Identifying Child Abuse
SIGNS OF ABUSE IN BABIES AND KIDS
“If a baby isn’t cruising, crawling or getting around, a bruise would be worrisome unless there is an explanation,” says CHOC pediatrician and child abuse expert Dr. Daphne Wong. Another sign of abuse may be bruises in unusual places, like the abdomen or buttocks, she says. Dr. Wong also cites a new study which found that a history of bruising or oral injury in pre-cruising infants should raise suspicions of abuse. Another clue might be sudden behavior changes. “In older kids, if the child is acting out or suddenly becomes aggressive, something else might be going on,” says Dr. Wong.
Child abuse doesn’t just occur in families with certain income levels or ethnic groups – it happens across the spectrum of all people, including intact and single-parent families, wealthy and lower-income families, says Dr. Wong, adding, “You can’t profile or make assumptions.” Two major risk factors are adults or parents under stress, including financial stress, and in house hold were there is substance abuse, she says.
PREVENTING CHILD ABUSE: TIPS FOR PARENTS
- Walk away. If a crying baby gets to you, and the child is fed, changed and fine, walk away from the child and take a break. “Close the door and go into another room so you don’t have to listen to the crying for a few minutes,” says Dr. Wong.
- When stressed or overwhelmed by childcare, reach out to others for help. Seek and build a support system by reaching out to friends, family, neighbors and other parents.
- Use your pediatrician as a resource for help and tips on ways to deal with or discipline your toddler.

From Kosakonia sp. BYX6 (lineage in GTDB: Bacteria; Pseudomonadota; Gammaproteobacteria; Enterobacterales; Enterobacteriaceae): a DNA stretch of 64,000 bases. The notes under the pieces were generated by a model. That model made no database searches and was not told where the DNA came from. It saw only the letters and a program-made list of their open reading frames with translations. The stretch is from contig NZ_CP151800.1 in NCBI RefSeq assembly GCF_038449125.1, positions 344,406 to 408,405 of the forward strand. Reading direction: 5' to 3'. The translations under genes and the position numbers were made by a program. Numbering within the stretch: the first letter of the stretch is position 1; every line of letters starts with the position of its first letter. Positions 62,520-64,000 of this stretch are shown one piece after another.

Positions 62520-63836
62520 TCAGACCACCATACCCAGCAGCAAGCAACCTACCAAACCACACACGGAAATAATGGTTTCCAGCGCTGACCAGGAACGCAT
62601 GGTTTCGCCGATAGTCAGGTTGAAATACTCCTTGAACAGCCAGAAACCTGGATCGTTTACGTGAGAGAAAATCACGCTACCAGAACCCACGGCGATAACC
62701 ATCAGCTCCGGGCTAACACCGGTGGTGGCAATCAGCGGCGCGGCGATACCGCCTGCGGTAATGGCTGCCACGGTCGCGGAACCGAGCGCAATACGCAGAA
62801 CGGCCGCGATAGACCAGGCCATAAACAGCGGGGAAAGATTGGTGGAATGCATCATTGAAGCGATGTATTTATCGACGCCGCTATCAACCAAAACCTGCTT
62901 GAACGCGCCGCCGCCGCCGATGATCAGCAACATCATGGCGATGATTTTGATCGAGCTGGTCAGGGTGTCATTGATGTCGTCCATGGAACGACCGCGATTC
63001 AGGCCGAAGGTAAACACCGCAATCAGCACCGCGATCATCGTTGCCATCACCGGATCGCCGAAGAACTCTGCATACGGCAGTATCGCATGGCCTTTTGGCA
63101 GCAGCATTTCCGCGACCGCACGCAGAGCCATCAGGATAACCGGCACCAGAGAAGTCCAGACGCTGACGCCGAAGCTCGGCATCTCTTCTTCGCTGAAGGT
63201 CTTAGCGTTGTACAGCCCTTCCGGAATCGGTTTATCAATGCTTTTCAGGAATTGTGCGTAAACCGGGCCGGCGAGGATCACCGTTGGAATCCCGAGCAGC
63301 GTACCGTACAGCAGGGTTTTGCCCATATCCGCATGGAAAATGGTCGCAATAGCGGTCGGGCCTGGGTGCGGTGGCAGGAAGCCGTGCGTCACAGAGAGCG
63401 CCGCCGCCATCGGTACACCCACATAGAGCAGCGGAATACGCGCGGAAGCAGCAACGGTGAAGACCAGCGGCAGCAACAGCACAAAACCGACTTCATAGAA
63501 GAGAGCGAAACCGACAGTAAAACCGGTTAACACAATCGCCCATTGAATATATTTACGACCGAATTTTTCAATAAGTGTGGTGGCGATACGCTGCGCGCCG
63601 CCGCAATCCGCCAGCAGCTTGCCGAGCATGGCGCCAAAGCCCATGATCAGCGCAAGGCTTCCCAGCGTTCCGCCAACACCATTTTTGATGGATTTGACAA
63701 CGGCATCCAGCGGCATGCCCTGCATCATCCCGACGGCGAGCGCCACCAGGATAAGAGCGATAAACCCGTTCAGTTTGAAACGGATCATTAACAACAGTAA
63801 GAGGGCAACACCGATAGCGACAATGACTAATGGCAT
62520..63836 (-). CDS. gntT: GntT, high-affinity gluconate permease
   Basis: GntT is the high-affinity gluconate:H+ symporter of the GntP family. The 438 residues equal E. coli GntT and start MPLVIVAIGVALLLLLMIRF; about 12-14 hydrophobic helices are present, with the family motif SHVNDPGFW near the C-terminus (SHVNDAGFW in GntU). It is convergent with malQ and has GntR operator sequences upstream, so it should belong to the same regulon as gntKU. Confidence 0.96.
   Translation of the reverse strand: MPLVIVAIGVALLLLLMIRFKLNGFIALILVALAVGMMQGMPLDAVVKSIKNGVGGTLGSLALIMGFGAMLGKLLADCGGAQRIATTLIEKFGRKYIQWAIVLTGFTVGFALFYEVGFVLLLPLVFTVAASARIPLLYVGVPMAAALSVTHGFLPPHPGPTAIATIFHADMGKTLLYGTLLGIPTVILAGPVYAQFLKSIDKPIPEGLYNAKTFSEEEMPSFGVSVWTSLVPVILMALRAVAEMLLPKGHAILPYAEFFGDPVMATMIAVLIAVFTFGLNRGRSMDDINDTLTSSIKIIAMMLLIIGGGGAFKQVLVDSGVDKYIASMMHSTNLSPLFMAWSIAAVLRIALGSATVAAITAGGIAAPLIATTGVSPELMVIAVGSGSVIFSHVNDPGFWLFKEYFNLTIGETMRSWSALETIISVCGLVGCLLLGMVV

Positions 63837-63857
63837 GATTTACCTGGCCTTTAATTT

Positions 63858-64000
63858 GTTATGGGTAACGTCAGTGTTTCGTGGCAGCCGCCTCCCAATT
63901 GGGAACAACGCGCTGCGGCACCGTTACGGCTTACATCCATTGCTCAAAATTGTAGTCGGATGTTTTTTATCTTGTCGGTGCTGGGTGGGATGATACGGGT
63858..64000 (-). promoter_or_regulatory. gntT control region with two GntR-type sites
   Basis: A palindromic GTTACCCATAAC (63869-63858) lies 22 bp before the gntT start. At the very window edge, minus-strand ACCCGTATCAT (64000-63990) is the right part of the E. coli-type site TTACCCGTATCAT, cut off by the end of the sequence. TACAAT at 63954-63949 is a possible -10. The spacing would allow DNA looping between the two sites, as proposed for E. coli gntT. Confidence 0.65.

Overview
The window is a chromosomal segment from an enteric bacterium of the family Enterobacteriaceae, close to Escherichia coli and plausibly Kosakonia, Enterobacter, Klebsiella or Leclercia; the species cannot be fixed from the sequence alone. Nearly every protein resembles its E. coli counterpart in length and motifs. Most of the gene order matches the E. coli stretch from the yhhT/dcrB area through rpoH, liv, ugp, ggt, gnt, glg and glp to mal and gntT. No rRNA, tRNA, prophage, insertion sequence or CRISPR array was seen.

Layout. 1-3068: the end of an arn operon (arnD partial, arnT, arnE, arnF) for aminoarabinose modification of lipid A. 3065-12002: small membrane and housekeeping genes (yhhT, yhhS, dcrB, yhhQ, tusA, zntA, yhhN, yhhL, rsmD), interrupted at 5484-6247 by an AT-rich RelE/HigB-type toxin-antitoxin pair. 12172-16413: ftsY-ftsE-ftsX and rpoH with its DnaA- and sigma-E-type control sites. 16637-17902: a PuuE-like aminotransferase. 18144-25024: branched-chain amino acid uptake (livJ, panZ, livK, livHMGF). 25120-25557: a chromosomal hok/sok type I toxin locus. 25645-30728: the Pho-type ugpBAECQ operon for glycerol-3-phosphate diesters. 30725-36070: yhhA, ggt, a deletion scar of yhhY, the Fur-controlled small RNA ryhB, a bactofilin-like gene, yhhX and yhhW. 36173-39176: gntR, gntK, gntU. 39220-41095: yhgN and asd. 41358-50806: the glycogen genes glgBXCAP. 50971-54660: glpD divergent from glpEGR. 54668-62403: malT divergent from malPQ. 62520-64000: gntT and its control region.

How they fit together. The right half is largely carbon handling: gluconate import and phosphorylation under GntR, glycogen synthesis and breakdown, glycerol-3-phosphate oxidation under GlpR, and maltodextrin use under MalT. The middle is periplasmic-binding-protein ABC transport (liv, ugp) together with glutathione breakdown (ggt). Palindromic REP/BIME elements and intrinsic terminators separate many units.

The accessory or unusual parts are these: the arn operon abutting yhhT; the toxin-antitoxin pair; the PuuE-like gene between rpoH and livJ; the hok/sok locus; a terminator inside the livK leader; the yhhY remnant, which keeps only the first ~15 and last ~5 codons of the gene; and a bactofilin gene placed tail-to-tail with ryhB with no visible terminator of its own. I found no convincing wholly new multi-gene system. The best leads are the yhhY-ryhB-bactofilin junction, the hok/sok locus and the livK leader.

- Hire a babysitter once a week to give yourself and your partner/ spouse some time away from the child.
Meet Dr. Daphne Wong - CHOC Pediatrician
Dr. Wong completed her residency in pediatrics at UCLA, where she was chief resident. She served on the faculty at UCLA Medical Center for four years as a part of the general pediatrics and child abuse teams. In 2002, Dr. Wong came to CHOC, where she has been actively involved with the residency program, educating residents, other physicians, the nursing staff, law enforcement officials and social services workers about child abuse issues.
Dr. Wong’s philosophy of care: “I enjoy watching my patients grow. I enjoy that I can have a small part in taking care of them and help a child grow healthy and lead a productive life.”
University of Utah School of Medicine
Child Abuse Pediatrics
CHOC Radio Podcast: Anger Management Tips for Parents
It’s perfectly normal for parents to get mad at their children sometimes, but anger can have a negative effect on a child’s development, a CHOC Children’s psychologist tells CHOC Radio.
In podcast No. 21, Dr. Nadia Torres-Eaton offers practical advice for parents to manage their anger.